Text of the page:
Australia’s central bank continues to ease

<p>Reserve Bank of Australia (RBA) governor Glen Stevens is being called “Santa Stevens” today after cutting rates by 25 basis points to 3% – a […]</p>

Reserve Bank of Australia (RBA) governor Glen Stevens is being called “Santa Stevens” today after cutting rates by 25 basis points to 3% – a level not seen since the midst of the global financial crisis that hit markets mid 2009. The decision to cut in December is slightly earlier than our prior February preference (which wasn’t a certainty anyways), but it seems like the central bank “desires” to get on the front foot and stimulate demand before the year is out. While a December cut doesn’t feed into household budgets in time for Christmas spending, it does provide confidence and the hope is that will flow through to the New Year.

Since the RBA is on holiday in January, the timing of the move suggests that February is perhaps not as likely as previously thought and with that in mind the Australia dollar has held ground very firmly, last trading at US104.45 cents. It shot up by around 40 pips on the announcement being released to the market. A strong currency helps contain inflation for the RBA, a major headwind which has still not gone away.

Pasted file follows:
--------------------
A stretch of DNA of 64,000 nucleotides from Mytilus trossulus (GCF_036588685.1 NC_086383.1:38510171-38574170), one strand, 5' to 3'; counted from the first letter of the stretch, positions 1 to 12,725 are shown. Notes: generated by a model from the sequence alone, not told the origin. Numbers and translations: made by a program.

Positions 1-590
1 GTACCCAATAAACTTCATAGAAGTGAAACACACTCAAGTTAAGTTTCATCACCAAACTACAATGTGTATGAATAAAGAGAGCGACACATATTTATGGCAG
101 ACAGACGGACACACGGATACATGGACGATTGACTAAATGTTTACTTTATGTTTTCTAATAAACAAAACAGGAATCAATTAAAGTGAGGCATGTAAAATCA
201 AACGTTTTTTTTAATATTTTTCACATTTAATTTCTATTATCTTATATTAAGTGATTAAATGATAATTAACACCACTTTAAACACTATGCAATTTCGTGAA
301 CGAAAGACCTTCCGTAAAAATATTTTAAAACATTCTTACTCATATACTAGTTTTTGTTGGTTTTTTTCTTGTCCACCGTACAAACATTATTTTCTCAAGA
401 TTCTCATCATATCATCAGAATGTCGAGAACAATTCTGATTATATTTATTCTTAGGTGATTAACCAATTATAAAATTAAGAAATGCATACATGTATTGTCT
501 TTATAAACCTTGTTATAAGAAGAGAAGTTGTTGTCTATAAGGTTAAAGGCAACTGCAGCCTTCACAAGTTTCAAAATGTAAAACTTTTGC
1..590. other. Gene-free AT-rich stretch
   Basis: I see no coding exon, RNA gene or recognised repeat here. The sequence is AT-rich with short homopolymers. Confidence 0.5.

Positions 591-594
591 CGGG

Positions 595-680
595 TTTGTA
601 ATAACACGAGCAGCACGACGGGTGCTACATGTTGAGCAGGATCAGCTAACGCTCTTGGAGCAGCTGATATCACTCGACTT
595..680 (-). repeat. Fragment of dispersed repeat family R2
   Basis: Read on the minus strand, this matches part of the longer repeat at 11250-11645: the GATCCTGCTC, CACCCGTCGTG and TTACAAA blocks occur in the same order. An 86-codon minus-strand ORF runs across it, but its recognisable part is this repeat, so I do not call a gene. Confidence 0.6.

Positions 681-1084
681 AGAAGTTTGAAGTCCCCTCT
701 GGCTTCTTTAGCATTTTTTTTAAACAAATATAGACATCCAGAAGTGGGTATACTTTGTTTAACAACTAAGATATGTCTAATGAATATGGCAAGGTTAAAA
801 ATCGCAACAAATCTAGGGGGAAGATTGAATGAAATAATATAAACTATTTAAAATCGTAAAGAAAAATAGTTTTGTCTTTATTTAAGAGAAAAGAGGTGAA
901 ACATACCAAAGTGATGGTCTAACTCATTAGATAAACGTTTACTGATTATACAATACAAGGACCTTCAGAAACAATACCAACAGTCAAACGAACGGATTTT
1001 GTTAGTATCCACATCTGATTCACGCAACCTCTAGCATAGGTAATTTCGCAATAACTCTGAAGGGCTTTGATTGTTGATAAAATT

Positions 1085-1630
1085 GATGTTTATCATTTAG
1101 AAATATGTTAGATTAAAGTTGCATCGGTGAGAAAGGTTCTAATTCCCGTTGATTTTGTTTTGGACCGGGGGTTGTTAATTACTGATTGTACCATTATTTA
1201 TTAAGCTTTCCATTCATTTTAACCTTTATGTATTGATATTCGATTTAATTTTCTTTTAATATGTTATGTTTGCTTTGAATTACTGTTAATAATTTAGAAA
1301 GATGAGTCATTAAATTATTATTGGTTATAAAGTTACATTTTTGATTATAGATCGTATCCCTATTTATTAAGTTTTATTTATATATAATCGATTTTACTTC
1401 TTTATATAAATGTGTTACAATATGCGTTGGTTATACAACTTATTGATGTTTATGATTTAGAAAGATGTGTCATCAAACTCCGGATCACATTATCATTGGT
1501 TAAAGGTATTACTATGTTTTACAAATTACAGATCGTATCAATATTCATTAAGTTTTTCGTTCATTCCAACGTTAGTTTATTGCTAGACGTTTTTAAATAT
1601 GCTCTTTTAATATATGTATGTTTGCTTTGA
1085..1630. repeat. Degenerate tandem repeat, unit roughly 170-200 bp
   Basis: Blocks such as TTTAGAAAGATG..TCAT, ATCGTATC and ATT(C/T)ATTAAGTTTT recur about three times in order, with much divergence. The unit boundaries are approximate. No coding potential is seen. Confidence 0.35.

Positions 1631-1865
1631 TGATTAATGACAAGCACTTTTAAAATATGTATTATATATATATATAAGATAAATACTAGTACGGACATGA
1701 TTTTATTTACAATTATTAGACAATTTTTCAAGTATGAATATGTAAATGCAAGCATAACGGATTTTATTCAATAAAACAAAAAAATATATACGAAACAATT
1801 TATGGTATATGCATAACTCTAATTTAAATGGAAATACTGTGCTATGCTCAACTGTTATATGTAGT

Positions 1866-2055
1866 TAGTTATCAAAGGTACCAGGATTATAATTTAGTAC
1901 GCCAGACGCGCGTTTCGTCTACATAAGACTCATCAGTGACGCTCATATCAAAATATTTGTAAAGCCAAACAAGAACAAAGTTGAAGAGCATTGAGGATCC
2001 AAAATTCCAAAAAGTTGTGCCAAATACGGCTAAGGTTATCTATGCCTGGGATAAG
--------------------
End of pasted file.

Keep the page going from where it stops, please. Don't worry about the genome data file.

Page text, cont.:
Bottom line: As we round out 2012 we leave with a RBA that played catch up for most of the second part of the year, after failing to see the challenges early on. It seems like the central bank is lagging again going into 2013 – equity markets have improved, base metals prices are firm, Chinese data is positive and the US continues on a steady recovery path that could ramp up very quickly once the fiscal situation is sorted out. The RBA is perhaps near the bottom of its rate cutting cycle – a fact that will be influenced by global factors. If this is the case, 2013 will see a shift in RBA policy and that will have a profound impact on the A$. Things can change in a very short period of time, something to contemplate over the holiday break.


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